Wednesday, November 5, 2014

holding the baby

the baby cried from his bed,
so i scooped him up and carried him to the couch,
where i snuggled him back to sleep.

his head rested in the crook of my arm
and a blanket was tucked around his chin.
i felt his weight, his breathing, his stillness in sleep.

i kissed his forehead and put my cheek against his hair,
the hair that had grown and swirled around in front
to match his brothers.

i rubbed his head, part for me and part for him,
feeling the softness of his still baby hair and still baby skin,
as much with my heart as with my hand.

i watched him fall deeper to sleep,
remembering his dark hair the first time i held him,
now lighter, just like the others.

i took in his dark eyelashes,
how they brushed against his cheeks,
and how his little lips parted in his slumber.

he was warm against my chest and belly,
the place where he grew just a year ago
now a soft place for him to rest.

he was settled into sleep then,
but i still held him, part for me and part for him,
feeling his weight, his breathing, his stillness in sleep.

Friday, March 28, 2014

soy-free snacks...for the kingdom

tonight, i was in the kitchen making "levi snacks." levi snacks are soy-free and dairy-free because of a newly-pinpointed intolerance, and as most things have either or both (seriously, soy is in EVERYTHING), i learned to make crackers, cereal bars, etc. i've researched and i've become the mom in the store who reads every label. i'm going to try to make a cheese substitute out of cashews. i'm *that* mom. tonight i made an easy but kind of messy one - peanut butter (natural, regular has soy...), honey, and quick oats, stirred together and rolled up into little balls. he loves them.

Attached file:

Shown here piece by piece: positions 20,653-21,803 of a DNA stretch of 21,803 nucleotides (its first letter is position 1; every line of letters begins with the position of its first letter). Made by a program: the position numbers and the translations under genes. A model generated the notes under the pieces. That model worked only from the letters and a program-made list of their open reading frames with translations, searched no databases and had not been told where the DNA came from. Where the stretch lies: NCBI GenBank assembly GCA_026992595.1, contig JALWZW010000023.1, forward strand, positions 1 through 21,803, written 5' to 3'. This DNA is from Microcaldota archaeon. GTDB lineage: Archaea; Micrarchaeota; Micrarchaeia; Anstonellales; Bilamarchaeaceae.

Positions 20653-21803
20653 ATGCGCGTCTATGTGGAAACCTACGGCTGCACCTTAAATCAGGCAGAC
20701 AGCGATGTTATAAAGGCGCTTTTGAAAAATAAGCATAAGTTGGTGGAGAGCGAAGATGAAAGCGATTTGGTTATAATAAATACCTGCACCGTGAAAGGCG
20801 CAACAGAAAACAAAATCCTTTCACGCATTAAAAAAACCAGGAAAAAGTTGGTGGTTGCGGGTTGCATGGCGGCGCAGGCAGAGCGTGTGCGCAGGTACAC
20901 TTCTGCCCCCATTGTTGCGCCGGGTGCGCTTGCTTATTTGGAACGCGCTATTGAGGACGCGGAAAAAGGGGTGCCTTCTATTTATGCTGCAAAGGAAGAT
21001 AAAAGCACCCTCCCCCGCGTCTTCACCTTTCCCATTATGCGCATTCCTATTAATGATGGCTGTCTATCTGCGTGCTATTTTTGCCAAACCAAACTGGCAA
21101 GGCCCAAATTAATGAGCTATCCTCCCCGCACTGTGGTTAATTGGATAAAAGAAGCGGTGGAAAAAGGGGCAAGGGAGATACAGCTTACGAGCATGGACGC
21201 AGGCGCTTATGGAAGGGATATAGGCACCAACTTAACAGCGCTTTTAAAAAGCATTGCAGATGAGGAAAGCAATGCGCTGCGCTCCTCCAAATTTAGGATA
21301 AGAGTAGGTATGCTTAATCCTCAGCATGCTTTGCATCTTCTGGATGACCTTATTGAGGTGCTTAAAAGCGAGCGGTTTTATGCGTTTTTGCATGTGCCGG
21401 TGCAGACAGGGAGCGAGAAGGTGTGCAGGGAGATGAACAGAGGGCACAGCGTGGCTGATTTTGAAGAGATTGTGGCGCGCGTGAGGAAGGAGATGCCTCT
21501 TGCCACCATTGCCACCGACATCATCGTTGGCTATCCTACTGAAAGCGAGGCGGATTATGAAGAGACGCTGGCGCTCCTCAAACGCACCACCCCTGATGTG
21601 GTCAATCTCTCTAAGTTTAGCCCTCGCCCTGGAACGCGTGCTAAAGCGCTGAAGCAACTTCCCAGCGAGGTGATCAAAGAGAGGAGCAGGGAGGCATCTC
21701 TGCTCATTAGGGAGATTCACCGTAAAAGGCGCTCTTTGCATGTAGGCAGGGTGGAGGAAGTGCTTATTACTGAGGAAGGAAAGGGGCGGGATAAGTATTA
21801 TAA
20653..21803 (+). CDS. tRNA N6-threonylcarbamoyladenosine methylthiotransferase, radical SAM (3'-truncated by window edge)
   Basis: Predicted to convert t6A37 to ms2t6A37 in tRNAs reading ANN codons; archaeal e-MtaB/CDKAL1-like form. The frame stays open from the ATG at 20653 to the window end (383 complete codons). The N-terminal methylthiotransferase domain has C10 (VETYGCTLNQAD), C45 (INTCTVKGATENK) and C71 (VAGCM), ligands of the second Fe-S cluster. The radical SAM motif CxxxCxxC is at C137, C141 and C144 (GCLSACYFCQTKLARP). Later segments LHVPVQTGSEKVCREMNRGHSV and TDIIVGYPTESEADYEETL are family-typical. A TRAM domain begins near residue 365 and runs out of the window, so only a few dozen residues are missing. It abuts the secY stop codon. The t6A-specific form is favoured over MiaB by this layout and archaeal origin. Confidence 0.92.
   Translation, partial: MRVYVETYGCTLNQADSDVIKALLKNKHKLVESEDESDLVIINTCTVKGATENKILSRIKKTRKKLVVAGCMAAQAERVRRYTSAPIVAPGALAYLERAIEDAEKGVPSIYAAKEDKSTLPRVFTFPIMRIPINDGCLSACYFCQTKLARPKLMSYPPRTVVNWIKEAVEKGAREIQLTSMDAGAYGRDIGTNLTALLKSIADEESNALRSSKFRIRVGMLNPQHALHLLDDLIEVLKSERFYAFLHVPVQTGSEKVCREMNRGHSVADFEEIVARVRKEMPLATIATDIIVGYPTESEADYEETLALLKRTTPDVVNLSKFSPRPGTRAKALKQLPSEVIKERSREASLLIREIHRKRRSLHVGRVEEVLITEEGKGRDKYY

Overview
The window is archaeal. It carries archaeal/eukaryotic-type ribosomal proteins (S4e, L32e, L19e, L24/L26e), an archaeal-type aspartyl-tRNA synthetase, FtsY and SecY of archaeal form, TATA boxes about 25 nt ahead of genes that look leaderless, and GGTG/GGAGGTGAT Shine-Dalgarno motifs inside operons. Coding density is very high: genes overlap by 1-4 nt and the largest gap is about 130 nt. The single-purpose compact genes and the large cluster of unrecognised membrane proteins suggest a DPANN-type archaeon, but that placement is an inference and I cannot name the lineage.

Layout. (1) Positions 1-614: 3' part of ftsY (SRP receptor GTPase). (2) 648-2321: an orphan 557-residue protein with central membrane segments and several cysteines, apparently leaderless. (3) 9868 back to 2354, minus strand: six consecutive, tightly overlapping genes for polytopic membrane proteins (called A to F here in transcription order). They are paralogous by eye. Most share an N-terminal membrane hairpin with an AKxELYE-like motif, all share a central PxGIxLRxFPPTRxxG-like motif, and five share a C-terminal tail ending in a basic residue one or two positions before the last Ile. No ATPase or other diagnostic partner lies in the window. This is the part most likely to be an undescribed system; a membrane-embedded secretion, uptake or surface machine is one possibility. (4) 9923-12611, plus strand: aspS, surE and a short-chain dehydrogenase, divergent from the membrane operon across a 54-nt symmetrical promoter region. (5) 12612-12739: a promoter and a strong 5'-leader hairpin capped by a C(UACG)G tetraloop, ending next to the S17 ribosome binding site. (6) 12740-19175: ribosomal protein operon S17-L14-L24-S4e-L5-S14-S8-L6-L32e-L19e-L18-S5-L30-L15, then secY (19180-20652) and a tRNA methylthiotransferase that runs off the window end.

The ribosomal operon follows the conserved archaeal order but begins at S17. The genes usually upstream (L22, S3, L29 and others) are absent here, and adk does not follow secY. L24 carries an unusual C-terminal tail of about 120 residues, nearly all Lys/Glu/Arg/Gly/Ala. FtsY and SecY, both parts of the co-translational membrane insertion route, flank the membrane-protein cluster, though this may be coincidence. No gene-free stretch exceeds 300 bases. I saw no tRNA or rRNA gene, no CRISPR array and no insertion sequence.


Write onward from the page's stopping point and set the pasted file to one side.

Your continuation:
as i stirred the mixture, i heard sam and levi giggling down the hall like they were getting into trouble (the more enthusiastic the giggling, the more suspicious i become). the baby slept, the news was on, and justin was at work.

i started the easy but tedious process of rolling the mixture into little balls when something i heard on tv reminded me of someone i know. this person is giving, a servant, kind, generous, and clearly loves Jesus. (i won't say who, but you'd agree.) i just pondered this for a minute, and then thought happily of this person's future heavenly reward.